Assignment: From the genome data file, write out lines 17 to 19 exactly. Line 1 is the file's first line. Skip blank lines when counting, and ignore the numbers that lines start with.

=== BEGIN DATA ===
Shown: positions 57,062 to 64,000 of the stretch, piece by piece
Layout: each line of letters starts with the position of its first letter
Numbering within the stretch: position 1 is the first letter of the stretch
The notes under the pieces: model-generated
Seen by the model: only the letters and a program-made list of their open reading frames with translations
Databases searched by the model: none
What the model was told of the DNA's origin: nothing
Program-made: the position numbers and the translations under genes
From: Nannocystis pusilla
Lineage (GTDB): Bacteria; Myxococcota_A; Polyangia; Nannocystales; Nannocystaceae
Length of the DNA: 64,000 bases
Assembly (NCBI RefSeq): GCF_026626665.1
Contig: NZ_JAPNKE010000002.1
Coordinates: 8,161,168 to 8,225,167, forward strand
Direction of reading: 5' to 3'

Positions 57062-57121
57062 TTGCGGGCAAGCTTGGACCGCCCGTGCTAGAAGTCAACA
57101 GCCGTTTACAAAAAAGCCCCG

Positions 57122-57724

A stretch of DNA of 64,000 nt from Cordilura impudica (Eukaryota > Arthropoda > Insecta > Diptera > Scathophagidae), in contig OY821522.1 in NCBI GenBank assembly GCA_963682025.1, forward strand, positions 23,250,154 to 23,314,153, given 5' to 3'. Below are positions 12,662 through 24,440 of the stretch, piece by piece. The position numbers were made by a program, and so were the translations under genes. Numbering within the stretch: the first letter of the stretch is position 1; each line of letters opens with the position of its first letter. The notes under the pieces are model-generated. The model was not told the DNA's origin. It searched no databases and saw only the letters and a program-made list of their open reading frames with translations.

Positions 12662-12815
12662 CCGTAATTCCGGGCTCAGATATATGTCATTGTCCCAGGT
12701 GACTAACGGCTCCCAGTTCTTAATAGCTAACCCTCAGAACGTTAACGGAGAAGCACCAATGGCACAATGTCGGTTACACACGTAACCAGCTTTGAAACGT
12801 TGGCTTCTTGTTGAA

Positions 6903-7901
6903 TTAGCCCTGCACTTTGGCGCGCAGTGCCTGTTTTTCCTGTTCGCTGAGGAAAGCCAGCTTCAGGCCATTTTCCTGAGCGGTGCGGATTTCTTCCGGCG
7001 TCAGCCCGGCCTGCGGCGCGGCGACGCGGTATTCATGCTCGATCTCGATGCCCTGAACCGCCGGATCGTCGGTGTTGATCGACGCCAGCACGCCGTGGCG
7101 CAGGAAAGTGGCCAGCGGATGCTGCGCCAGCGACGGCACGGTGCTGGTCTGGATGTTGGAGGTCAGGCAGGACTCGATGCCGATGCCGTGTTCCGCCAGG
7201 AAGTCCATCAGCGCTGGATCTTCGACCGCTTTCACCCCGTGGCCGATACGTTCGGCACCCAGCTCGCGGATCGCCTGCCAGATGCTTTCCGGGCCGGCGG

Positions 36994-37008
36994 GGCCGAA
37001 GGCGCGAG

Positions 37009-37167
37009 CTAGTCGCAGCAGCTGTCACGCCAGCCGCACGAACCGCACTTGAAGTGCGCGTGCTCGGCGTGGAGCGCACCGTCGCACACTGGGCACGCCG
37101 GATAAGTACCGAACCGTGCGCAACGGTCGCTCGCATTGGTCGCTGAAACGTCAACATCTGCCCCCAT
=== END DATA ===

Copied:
57062 TTGCGGGCAAGCTTGGACCGCCCGTGCTAGAAGTCAACA
57101 GCCGTTTACAAAAAAGCCCCG

Positions 57122-57724